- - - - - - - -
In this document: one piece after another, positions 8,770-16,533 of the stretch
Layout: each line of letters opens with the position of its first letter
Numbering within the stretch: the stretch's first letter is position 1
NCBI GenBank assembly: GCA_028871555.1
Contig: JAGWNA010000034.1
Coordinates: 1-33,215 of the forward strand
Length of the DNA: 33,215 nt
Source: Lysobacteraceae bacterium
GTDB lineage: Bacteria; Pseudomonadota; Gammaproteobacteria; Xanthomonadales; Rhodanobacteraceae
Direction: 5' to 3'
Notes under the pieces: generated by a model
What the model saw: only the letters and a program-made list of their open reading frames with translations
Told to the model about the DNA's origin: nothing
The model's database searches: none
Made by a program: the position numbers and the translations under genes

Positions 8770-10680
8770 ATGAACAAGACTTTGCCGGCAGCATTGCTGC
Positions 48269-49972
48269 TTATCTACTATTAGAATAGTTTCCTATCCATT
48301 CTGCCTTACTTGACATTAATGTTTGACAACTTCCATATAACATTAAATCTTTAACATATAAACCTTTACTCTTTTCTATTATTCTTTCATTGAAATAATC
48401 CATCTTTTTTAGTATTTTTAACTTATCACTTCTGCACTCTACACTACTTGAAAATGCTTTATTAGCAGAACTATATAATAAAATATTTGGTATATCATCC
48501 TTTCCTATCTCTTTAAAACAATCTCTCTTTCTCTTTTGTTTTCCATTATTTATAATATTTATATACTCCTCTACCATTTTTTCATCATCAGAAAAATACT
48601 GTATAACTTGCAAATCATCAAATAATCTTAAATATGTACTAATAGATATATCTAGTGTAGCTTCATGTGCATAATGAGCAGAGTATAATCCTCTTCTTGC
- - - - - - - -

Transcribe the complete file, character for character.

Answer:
In this document: one piece after another, positions 8,770-16,533 of the stretch
Layout: each line of letters opens with the position of its first letter
Numbering within the stretch: the stretch's first letter is position 1
NCBI GenBank assembly: GCA_028871555.1
Contig: JAGWNA010000034.1
Coordinates: 1-33,215 of the forward strand
Length of the DNA: 33,215 nt
Source: Lysobacteraceae bacterium
GTDB lineage: Bacteria; Pseudomonadota; Gammaproteobacteria; Xanthomonadales; Rhodanobacteraceae
Direction: 5' to 3'
Notes under the pieces: generated by a model
What the model saw: only the letters and a program-made list of their open reading frames with translations
Told to the model about the DNA's origin: nothing
The model's database searches: none
Made by a program: the position numbers and the translations under genes

Positions 8770-10680
8770 ATGAACAAGACTTTGCCGGCAGCATTGCTGC
Positions 48269-49972
48269 TTATCTACTATTAGAATAGTTTCCTATCCATT
48301 CTGCCTTACTTGACATTAATGTTTGACAACTTCCATATAACATTAAATCTTTAACATATAAACCTTTACTCTTTTCTATTATTCTTTCATTGAAATAATC
48401 CATCTTTTTTAGTATTTTTAACTTATCACTTCTGCACTCTACACTACTTGAAAATGCTTTATTAGCAGAACTATATAATAAAATATTTGGTATATCATCC
48501 TTTCCTATCTCTTTAAAACAATCTCTCTTTCTCTTTTGTTTTCCATTATTTATAATATTTATATACTCCTCTACCATTTTTTCATCATCAGAAAAATACT
48601 GTATAACTTGCAAATCATCAAATAATCTTAAATATGTACTAATAGATATATCTAGTGTAGCTTCATGTGCATAATGAGCAGAGTATAATCCTCTTCTTGC